It skewers every rom com trope, has an incredible cast, and features a plus-size lead character. We’re excited already.
Everyone keeps saying the romantic comedy is dead, and yet we see no evidence of this anywhere.
Last year one of the best rom coms ever made, The Big Sick, was nominated for an Oscar. Just this summer Crazy Rich Asians became one of the highest-grossing movies of all time. Over on Netflix there have been six stellar rom coms – from Set It Up all the way to To All The Boys I’ve Loved Before – with three more Christmas-themed ones coming at the end of the year.
Romantic comedies aren’t dead they’ve just changed, shifting with the times and adapting to our new modern sensibilities. How could they not, when so many of them feature behaviour we would consider to be manifestly inappropriate today, like stalking (Love Actually, There’s Something About Mary, Say Anything) or catfishing (You’ve Got Mail) or relationships based on outright lies (10 Things I Hate About You, The Proposal, My Best Friend’s Wedding).
We’ve changed. We’ve gotten better at romance and dating and – we live in eternal hope – comedy too. It’s no surprise that our rom coms have had to change, too.
Which is why it’s the perfect moment for Rebel Wilson to release her new movie Isn’t It Romantic.
Slated for release on Valentine’s Day 2019, it tells the story of Natalie, a struggling architect living in New York City. However, she has been scarred for life from her childhood years in Australia spent mainlining romantic comedies with her mother, played by Jennifer Saunders with an Australian accent that is so terrible it should be criminalised for crimes against the Commonwealth immediately.
Natalie’s life is not a romantic comedy. Her friends are brutally honest. Despite her qualifications, her job mostly involves getting coffee for her colleagues. When she makes eye contact with a guy on the subway it isn’t a cosy meet-cute, it’s an attempted robbery.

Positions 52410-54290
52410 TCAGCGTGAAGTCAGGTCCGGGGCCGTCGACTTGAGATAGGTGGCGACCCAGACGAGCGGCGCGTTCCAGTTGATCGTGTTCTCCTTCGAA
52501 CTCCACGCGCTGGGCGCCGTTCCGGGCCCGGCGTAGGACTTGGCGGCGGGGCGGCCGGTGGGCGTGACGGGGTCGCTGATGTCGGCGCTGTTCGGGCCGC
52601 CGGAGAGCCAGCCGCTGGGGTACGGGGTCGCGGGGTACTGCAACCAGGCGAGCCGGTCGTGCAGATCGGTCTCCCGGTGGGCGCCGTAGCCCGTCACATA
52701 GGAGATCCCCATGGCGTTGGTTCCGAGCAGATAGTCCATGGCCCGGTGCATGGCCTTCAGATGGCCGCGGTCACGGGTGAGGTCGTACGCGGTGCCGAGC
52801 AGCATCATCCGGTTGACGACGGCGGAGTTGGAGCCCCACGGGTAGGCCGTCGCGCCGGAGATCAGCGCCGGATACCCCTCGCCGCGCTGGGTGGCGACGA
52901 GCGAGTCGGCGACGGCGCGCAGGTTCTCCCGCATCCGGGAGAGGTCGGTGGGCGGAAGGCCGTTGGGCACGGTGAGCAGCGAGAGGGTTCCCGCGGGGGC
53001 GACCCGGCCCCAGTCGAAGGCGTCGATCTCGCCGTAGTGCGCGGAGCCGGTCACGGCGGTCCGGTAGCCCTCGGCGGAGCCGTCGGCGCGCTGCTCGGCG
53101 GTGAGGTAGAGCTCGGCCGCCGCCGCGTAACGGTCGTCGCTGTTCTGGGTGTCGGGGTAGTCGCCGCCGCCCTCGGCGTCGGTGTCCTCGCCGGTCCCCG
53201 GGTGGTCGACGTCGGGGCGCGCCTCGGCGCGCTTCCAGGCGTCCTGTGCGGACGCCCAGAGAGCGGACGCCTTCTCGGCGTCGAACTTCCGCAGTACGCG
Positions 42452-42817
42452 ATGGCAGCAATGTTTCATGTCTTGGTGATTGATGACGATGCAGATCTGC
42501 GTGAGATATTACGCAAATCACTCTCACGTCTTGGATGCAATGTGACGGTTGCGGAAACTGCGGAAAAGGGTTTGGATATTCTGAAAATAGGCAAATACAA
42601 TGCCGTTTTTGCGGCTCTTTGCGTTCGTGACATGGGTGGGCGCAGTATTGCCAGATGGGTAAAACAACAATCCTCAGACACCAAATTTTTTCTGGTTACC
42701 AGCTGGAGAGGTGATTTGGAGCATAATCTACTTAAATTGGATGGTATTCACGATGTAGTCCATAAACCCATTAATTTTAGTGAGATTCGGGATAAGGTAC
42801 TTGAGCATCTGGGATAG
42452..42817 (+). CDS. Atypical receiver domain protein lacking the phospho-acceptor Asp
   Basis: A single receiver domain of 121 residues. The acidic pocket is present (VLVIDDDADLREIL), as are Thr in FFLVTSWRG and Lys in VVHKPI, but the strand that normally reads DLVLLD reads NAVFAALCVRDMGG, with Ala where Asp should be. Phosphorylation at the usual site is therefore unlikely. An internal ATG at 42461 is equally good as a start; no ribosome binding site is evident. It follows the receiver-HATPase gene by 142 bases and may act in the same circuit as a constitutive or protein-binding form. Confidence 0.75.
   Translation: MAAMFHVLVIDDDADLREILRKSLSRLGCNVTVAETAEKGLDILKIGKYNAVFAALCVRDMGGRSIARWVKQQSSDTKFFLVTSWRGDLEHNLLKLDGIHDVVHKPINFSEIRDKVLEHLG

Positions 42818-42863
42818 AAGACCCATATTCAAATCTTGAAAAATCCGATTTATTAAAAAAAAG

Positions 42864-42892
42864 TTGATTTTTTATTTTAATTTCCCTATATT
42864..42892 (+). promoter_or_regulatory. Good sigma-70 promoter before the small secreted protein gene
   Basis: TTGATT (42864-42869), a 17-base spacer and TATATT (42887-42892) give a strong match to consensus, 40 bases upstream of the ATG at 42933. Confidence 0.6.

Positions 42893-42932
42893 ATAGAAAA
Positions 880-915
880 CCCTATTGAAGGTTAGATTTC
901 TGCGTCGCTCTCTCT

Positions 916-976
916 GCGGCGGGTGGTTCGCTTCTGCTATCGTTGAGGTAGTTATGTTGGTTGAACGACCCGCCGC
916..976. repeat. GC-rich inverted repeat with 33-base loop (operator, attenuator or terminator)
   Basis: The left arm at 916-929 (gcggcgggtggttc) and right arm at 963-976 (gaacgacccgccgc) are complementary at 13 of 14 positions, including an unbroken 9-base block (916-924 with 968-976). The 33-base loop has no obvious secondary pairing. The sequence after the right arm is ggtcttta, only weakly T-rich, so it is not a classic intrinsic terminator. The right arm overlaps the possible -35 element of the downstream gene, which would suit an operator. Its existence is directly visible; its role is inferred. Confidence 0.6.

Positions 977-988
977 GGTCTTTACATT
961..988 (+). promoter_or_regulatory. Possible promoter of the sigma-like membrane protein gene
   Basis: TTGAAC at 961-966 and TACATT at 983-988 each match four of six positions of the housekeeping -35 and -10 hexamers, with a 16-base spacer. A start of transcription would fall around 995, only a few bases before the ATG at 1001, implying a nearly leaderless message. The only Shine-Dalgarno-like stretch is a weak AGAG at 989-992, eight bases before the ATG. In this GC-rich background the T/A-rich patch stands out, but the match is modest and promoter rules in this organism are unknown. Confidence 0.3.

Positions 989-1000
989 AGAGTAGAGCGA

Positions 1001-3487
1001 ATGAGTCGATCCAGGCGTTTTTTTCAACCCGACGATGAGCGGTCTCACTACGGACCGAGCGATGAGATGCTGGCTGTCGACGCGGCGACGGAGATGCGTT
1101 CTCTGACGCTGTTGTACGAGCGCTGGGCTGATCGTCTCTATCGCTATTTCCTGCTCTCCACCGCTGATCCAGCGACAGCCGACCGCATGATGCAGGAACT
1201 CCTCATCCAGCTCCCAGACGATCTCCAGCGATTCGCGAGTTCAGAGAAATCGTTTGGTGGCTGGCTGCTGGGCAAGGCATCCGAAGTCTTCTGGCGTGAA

So when she wakes up one day, clad in a replica of the black-and-white outfit Julia Roberts wears on her shopping day in Pretty Woman and meets Blake (Liam Hemsworth), a dashing, bearded man who rides around exclusively in a limousine, she puts two and two together to get four. “Oh my God… I think I’m trapped,” she yells. “My life’s become a mother f*cking romantic comedy. And it’s PG-13!”
Choreographed hilarity, gay best friends, pantone-coloured outfits and no sex scenes ensue. (In one particularly funny snippet from the trailer, Natalie comments that even though Blake has emerged from her pristine bathroom, breathless and ebullient and ripped to high heaven, she doesn’t believe that any real sex occurred. “I don’t think we actually did anything,” Natalie says. “It just cut to the next morning.”)
This kind of sarcastic take on the romantic comedy genre is just what we need right now. We need a movie to skewer some of the more ridiculous romantic tropes while still giving us a product as fizzy and feather-light as the decades-old movies that we love.
We need a movie with winning, knowing nods to the history of the genre, like the fact that Natalie is an architect, the job usually given to men in rom coms. (See: Sleepless in Seattle, Three Men and a Baby and Just Like Heaven.) In rom coms men can be architects while women own cupcake bakeries or run fashion brands or are event planners.
Also, we need Rebel Wilson making more movies like this. Speaking to Ellen Degeneres, the actress said she was “proud to be the first-ever plus-sized girl to be the star of a romantic comedy”.
Though that’s not strictly speaking true – we at Stylist.co.uk won’t stand for this erasure of Queen Latifah’s entire filmography, or the movie Hairspray, or anything with Melissa McCarthy in it – we take her point. It’s so important for any woman who doesn’t look like the usual rom heroine (ie white and slim) to see themselves represented onscreen.
It’s so important for other plus-size women to see someone who looks like them working a high powered job, killing it in a new city and falling in love. This is the starry, storied stuff of romantic comedies, yes, but it’s the stuff of life, too.
Isn’t It Romantic is in cinemas on February 14.